When you are a sword-wielding, jet flying, human air raid siren, it shouldn’t be surprising that your memoir stands out from the deluge of books from your peers.
With all the constant headlines about Russia, I made an effort to seek out books that examined criminal enterprises in the former Soviet Union published prior to our current political obsession.
Four elderly gentlemen gather once a week to tell ghost stories by the fire in Peter Straub’s aptly-titled “Ghost Story,” a tale as old-fashioned as its main characters and frightening enough to give its readers a sleepless night or two.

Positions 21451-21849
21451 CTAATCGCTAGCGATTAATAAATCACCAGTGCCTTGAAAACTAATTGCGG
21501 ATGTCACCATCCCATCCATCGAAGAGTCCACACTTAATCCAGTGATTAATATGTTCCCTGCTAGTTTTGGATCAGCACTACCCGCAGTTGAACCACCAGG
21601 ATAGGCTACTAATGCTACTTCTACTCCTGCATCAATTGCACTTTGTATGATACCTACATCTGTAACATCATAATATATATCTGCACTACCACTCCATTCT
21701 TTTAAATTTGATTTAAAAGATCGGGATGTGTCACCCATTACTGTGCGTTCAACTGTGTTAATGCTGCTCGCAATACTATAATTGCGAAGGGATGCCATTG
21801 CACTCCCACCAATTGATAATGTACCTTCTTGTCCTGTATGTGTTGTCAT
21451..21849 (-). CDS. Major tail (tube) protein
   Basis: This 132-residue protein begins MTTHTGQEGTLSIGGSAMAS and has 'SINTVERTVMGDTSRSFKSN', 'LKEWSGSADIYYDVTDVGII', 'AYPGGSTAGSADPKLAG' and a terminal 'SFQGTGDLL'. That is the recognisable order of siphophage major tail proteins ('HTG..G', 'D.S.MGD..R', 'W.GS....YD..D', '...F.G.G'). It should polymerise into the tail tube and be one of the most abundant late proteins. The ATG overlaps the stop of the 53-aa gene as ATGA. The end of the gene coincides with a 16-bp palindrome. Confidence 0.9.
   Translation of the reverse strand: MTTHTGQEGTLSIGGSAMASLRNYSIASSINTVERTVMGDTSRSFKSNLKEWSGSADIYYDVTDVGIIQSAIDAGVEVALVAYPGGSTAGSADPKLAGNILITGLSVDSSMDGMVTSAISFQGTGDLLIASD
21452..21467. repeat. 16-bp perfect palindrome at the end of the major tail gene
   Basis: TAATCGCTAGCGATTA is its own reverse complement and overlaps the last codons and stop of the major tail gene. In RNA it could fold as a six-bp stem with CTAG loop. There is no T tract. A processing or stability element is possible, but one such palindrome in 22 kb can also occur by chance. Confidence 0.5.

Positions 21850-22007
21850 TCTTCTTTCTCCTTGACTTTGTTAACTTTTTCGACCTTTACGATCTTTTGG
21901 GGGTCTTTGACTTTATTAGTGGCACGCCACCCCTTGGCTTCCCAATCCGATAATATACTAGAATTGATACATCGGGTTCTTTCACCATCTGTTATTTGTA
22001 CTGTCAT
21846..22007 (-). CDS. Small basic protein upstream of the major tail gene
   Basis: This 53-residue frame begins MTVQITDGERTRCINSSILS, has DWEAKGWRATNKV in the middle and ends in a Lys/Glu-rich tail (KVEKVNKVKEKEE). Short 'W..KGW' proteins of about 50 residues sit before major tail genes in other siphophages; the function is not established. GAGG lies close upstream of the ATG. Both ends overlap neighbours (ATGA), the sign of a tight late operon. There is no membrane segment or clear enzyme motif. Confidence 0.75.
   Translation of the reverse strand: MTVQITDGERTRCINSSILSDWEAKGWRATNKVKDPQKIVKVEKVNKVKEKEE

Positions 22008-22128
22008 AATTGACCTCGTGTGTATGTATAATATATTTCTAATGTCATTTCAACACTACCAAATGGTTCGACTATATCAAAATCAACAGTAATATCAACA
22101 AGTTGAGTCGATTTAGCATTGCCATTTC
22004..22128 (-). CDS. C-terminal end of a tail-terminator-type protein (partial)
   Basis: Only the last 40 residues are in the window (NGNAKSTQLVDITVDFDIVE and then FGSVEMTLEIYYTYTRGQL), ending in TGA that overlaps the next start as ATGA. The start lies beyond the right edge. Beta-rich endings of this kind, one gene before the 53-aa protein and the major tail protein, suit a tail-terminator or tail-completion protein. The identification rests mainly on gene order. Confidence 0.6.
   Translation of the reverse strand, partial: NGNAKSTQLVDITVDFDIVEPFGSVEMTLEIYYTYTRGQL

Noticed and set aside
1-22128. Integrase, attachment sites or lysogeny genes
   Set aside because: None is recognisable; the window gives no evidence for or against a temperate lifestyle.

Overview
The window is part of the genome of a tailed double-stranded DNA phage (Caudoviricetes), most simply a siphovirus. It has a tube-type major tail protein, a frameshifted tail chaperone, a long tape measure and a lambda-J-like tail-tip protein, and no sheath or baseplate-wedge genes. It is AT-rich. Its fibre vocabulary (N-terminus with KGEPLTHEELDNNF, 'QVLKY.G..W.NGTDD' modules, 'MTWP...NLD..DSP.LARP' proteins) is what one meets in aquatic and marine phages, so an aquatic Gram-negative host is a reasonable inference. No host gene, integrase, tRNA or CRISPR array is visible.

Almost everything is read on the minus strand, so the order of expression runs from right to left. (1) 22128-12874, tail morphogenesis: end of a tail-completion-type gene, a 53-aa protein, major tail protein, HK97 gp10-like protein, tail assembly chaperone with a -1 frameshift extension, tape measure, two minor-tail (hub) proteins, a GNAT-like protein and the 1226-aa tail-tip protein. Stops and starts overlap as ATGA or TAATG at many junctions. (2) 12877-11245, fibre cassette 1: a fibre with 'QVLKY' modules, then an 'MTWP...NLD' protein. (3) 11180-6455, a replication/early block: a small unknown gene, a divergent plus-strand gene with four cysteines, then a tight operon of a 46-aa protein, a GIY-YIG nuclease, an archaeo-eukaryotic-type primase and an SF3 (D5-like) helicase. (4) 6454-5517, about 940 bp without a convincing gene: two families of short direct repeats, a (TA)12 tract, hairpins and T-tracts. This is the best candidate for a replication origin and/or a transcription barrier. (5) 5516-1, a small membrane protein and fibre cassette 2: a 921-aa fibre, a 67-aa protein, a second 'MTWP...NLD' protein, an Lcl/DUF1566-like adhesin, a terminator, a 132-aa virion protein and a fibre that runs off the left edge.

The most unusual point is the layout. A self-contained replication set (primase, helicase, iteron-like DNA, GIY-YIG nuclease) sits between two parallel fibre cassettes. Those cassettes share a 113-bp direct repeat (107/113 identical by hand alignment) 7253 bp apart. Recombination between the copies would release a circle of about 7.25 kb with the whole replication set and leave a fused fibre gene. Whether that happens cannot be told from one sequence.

Part of being an educated KISS fan is being ready to — at times — be ripped off. I’ve written extensively about my lifelong obsession with the masked rockers and I don’t think it’s at all incompatible to say that I have the utmost respect for Gene Simmons and Paul Stanley while also always being leery of their products.
The old “I’m going to move my professional sports team franchise if you don’t give me a stadium” scam has been pretty well covered in the mainstream media.